This volume reveals both a Calvin and a Geneva quite different from those presented in most recent histories of the Reformation by liberal writers. Geneva is seen fighting for its life against relentless political and ecclesiastical enemies while the church struggles to maintain its biblical purity. Yet the Register reveals a Christian charity and a sincere desire to see that even the most hard-hearted and rebellious opponents of the new order are brought to repentance. Of particular interest is the record of the disputation between Servetus and the pastors of Geneva, in which Servetus clearly proves he is guilty of the charge of heresy and even of apostasy. And it is Servetus who uses coarse and unchristian language, not Calvin and his fellow pastors.
Equally important is the picture of Calvin himself. Rather than the cold, hard-hearted person he is often thought to have been, he appears on these pages as a pastor and teacher dearly loved by those who knew him best and held in high esteem not only in Geneva but throughout Switzerland and in other parts of Europe as well. The tribute his fellow pastors paid him just after his death, when they were faced with the need to choose his successor, is a very moving testimony to him.
This reviewer would recommend that every delegate to church assemblies be asked and even required to read this volume. If this were done, pronouncements issued by the churches and by the National Council of Churches would change radically. As a matter of fact, if the National Council of Churches were to take this volume seriously, it would be led to conclude that it has no right to exist.
C. GREGG SINGER
An Introduction to Christianity, by Robert T. Anderson and Peter B. Fischer (Harper & Row, 1966, 234 pp., $4.95), is reviewed by Addison H. Leitch, professor of philosophy and religion, Tarkio College, Tarkio, Missouri.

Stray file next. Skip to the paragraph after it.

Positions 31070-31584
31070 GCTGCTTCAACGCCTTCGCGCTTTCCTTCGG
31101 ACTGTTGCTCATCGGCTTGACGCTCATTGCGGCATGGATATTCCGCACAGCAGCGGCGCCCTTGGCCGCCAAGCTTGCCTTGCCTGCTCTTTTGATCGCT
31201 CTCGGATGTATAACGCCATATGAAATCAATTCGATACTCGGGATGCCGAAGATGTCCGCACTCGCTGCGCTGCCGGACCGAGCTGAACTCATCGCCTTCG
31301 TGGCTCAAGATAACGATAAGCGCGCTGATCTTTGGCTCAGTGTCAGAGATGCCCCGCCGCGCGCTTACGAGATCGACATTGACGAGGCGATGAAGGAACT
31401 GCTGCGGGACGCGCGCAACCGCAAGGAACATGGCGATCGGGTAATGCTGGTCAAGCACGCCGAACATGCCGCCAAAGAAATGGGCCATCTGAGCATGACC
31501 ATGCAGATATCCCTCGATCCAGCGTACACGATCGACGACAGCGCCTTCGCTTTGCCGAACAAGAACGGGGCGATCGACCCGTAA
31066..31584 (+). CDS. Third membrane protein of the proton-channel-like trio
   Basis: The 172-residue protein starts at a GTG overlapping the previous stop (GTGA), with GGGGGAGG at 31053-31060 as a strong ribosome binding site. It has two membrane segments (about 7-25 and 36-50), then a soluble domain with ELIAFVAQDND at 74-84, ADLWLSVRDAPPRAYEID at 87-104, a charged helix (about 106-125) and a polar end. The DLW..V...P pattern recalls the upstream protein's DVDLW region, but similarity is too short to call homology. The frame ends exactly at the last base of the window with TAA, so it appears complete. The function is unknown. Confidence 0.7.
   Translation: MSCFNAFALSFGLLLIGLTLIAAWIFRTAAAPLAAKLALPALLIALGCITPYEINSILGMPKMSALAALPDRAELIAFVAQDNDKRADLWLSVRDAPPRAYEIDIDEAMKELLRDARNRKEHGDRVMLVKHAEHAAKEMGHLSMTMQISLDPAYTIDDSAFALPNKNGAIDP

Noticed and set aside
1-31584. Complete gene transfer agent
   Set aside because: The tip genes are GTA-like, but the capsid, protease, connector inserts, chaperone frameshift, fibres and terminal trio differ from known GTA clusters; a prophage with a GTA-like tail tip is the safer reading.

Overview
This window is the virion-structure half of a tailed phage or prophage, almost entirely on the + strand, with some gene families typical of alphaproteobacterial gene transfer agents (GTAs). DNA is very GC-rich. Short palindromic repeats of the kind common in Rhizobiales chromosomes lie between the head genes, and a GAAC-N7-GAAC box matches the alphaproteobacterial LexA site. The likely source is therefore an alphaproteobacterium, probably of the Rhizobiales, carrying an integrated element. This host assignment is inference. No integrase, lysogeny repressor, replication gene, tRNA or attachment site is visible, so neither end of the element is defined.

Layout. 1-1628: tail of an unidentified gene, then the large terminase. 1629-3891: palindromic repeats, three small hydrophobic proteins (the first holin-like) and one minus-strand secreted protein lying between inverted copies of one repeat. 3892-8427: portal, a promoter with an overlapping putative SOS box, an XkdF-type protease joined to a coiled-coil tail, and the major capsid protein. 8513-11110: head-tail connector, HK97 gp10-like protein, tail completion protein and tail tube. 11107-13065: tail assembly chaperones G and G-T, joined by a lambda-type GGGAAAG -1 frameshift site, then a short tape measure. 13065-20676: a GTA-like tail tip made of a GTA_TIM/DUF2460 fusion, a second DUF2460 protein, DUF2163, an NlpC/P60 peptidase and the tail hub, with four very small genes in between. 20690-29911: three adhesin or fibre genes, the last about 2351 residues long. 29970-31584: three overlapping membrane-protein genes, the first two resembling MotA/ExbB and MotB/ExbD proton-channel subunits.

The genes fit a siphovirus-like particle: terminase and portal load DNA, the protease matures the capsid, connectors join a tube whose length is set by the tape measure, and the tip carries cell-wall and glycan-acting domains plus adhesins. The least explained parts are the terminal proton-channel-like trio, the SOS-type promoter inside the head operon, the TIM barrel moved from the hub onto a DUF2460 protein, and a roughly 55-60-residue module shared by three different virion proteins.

Robert T. Anderson is associate professor of religion and Peter B. Fischer professor of humanities and religion at Michigan State University. Each writes some of the chapters of this book, and the introductory chapter is a joint enterprise. Yet the whole work has a unity of purpose and a singleness of style. Since the authors teach in a state university, the book is also characterized by a carefulness in polemics; indeed, if there is a weakness, it lies in the authors’ unwillingness to say very much “for sure” about the Christian faith.
Yet the book does stay within the position the authors express in their preface: “The purpose of this book is to present the doctrines of the major Christian faiths to an audience not necessarily familiar with any of them.… In selection of opinions it tries to avoid what the authors think Christianity ought to be.… Consequently, it is not persuasive in its approach. It avoids offensive comparisons between positions and seeks to be descriptive rather than normative” (pp. ix, x). Within these confines, the book is a success. It is comprehensive, clear, and fair, a product of first-rate scholarship. One gets the impression that both authors are highly committed to the Christian faith and quite unwilling to handle their material casually. Although their treatment will not bring Christian conviction, it does convey information, and the book will be very useful as a textbook.